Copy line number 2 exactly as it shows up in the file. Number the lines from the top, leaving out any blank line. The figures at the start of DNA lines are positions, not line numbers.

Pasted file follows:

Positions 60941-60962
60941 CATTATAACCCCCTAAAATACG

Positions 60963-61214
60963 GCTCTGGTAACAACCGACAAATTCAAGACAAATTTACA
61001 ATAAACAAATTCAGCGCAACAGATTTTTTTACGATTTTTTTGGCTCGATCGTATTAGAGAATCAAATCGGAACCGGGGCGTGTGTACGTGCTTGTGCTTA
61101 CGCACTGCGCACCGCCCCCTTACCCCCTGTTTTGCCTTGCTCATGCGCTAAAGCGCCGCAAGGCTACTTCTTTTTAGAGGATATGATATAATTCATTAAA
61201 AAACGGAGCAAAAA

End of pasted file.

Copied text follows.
60941 CATTATAACCCCCTAAAATACG